There is ultimately going to be a recovery.  Like American’s decision to order aircraft anticipating the recovery, if I am labor at American I would want to get my negotiations done sooner rather than later.  Just think how little incentive there will be for companies to conclude negotiations during an economic upturn given the losses suffered over the past 8 years.  As I have written before, I am astounded at how much time labor spends negotiating downside protections versus provisions that enable the members they represent to participate financially on the upside – a scenario that promises much more than any negotiated increase in wage rates.

More on this. 

 

 

Friday
Dec192008

AA’s Labor Negotiation Scenarios Get Even More Interesting

I am thinking that we should consider changing the name of the NMB, National Mediation Board, to the AAMB or the American Airlines Mediation Board. Or the FWMB, the Fort Worth Mediation Board, because the docket at the Mediation Board is about to be anything but National.

Trebor Banstetter, at the Fort Worth Star-Telegram’s Sky Talk blog, reports that American Airline’s flight attendants represented by the Association of Professional Flight Attendants (APFA) have jointly filed with the company to the NMB to take over the talks. This one did catch me by surprise but as I think about it, this is a brilliant strategy.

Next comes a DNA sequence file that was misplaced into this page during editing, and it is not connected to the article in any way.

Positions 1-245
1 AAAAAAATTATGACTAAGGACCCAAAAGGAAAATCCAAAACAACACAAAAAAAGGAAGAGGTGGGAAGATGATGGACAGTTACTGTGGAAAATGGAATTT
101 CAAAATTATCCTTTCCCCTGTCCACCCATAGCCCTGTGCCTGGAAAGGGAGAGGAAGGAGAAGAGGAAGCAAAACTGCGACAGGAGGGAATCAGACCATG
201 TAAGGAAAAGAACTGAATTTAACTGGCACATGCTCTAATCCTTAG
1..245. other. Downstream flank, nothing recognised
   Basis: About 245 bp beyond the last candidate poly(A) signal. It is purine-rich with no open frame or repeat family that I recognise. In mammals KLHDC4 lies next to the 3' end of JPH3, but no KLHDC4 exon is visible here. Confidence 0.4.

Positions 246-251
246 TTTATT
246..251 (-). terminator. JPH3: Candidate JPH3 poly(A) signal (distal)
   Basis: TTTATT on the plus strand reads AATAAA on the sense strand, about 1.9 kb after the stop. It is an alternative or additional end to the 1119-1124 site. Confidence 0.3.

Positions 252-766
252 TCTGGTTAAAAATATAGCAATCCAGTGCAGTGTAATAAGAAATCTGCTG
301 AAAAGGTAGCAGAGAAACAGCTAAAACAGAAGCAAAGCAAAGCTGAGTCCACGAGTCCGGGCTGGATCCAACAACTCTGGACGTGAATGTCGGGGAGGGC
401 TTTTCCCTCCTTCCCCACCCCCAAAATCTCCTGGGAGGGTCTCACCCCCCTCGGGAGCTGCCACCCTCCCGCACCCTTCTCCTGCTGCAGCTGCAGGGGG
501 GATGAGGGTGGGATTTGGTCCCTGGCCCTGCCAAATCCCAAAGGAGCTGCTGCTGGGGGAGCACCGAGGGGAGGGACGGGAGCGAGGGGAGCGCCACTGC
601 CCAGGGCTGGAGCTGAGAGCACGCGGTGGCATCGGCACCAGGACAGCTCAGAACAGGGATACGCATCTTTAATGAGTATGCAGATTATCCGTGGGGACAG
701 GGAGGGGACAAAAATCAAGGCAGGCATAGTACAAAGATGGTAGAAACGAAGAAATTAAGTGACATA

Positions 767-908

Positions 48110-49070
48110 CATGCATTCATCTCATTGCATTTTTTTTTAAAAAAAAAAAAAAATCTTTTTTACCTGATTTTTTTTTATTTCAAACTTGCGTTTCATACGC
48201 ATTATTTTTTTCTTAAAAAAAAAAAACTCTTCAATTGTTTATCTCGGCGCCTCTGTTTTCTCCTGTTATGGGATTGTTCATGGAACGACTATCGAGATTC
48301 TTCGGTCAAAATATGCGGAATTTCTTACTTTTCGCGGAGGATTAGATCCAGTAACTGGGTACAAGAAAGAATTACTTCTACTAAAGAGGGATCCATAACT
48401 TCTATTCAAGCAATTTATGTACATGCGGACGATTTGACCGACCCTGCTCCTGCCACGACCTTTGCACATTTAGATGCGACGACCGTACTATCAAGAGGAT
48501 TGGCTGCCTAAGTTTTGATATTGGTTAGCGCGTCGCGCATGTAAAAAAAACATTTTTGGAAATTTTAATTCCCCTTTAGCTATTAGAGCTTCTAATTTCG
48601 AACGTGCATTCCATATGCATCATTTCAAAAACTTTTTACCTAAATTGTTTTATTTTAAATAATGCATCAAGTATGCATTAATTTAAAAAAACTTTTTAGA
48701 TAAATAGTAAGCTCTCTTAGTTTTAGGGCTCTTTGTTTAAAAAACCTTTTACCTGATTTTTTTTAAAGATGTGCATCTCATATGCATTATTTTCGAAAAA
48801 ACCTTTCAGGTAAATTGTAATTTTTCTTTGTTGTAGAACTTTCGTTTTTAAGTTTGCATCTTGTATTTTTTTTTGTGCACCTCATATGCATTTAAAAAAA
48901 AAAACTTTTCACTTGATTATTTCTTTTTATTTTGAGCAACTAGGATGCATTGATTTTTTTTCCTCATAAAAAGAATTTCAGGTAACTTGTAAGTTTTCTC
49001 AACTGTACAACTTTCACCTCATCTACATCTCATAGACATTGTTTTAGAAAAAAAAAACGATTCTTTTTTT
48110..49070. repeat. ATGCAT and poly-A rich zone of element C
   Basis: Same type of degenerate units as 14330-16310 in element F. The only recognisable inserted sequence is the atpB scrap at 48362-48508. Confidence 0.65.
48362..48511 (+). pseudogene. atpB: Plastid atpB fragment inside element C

If the application by American and APFA has indeed been made, it raises some very interesting scenarios. Terry Maxon asked on his AIRLINE BIZ blog the other day: Will TWU be first American Airlines union to impasse? Maxon’s question was spot on given that the company and the TWU, sans the mechanic group, had arguably narrowed their differences in a super negotiation session that concluded one week ago. I do appreciate that the starting point will be something other than the final issues remaining on the table, but the TWU and the company each made clear to one another what is important to each side in their negotiations.

We potentially have the majority of American’s employee groups in mediation. The one group not in mediation, the mechanics, is the one labor group at AA that have a sound platform from which to negotiate "gain-share" improvements given the outside work being conducted. This is not to say that there are not some difficult issues ahead in these negotiations given that AA is planning to park their older – maintenance heavy – MD80 fleet on an accelerated pace beginning in 2009. But the fact is this group has enabled AA to find new revenue sources.

Brilliant, Why?

Often, the NMB is forced to make a decision as to which negotiation on its docket has reached impasse first. Typically a decision is between airlines and not labor groups at the same airline. American now has an entire company in mediation. A release of any one group would certainly result in sympathy strikes from other groups with unresolved contracts.